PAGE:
Russia's highest court has dismissed a
challenge to a controversial law which bans “gay propaganda” to
According to RIA
Novosti, Russia's Constitutional Court dismissed a complaint
filed by prominent LGBT rights activist Nikolai Alexeyev against a
law approved last year in the city of St. Petersburg.
Russia's nationwide law was modeled
after legislation first approved in St. Petersburg.
Alexeyev argued that the law was
However, the court opined that
legislators had a duty to “take measures to protect children from
information, propaganda and campaigns that can harm their health and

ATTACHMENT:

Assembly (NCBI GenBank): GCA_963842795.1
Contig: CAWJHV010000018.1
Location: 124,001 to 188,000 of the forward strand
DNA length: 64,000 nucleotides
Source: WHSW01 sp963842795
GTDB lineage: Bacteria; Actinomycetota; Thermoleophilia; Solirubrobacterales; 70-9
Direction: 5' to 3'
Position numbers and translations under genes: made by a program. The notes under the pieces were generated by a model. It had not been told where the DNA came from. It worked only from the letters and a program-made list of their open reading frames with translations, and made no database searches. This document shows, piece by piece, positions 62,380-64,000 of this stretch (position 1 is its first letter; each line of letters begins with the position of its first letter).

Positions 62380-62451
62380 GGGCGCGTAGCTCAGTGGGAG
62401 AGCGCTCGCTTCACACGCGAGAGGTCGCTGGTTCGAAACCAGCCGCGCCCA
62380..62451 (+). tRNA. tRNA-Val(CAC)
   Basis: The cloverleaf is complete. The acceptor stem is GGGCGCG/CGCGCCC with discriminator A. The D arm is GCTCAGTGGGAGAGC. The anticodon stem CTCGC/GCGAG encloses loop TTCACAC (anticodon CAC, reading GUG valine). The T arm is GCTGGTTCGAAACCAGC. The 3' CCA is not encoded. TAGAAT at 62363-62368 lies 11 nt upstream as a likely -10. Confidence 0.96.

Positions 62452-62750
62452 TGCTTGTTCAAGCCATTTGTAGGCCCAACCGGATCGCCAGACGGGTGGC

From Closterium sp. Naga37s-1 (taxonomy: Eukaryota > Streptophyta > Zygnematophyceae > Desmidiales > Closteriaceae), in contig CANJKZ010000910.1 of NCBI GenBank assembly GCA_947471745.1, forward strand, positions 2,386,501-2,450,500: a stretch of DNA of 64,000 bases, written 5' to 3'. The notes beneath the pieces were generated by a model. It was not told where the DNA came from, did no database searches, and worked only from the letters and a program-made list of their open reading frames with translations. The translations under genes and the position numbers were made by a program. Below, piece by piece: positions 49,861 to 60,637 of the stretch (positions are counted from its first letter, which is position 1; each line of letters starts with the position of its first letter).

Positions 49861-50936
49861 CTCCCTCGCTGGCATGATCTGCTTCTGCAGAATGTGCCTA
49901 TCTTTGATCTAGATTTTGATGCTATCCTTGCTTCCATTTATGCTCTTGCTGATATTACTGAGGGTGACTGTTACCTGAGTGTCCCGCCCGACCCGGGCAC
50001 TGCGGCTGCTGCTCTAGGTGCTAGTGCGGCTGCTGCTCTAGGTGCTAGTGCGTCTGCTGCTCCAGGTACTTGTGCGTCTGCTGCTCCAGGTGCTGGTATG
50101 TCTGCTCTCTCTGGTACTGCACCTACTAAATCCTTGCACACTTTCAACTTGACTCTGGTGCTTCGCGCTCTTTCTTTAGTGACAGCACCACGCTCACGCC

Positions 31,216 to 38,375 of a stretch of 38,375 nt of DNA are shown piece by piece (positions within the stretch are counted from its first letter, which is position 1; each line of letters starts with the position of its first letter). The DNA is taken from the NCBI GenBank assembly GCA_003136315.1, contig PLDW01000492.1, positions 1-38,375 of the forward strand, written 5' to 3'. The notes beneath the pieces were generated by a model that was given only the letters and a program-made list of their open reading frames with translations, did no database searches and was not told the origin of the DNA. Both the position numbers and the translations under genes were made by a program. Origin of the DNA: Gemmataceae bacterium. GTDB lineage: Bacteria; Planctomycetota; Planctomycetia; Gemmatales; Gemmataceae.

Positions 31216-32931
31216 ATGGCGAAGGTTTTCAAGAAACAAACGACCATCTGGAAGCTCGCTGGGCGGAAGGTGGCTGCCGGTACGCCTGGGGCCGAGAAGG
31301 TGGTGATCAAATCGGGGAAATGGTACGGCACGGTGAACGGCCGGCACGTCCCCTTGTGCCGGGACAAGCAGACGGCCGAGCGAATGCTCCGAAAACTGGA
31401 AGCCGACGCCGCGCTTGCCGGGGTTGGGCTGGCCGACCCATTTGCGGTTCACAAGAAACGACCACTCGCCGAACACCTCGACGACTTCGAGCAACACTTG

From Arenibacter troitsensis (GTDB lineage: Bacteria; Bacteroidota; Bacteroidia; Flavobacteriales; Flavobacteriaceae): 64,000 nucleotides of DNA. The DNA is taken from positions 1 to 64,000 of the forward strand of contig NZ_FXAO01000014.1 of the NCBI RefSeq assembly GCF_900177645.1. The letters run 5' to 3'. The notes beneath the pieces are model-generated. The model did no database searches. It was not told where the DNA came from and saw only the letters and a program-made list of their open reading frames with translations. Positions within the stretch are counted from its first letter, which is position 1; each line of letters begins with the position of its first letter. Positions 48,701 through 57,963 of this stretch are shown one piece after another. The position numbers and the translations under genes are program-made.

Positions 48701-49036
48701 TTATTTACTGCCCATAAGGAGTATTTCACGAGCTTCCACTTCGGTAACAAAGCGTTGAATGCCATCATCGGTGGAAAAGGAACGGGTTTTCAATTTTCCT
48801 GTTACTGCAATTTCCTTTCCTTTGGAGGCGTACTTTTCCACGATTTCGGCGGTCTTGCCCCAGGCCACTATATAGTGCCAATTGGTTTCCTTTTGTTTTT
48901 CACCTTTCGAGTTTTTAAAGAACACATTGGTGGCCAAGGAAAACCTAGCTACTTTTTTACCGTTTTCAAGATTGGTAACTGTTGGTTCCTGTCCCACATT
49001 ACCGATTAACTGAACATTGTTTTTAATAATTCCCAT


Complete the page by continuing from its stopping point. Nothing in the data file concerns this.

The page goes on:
moral and spiritual development” and rejected claims that the law
was discriminatory, saying that it applied equally regardless of
The ruling, made public on Tuesday, was
handed down on October 24.
Alexeyev and fellow activists have been
fined under the law for holding signs in public that read
“Homosexuality is not a perversion, unlike grass hockey or ice
ballet” and “Gay propaganda doesn't exist. People don't become
gay, people are born gay.”
Russia's nationwide ban has drawn
international condemnation and calls for a boycott of the Winter
Olympics to take place next year in Sochi.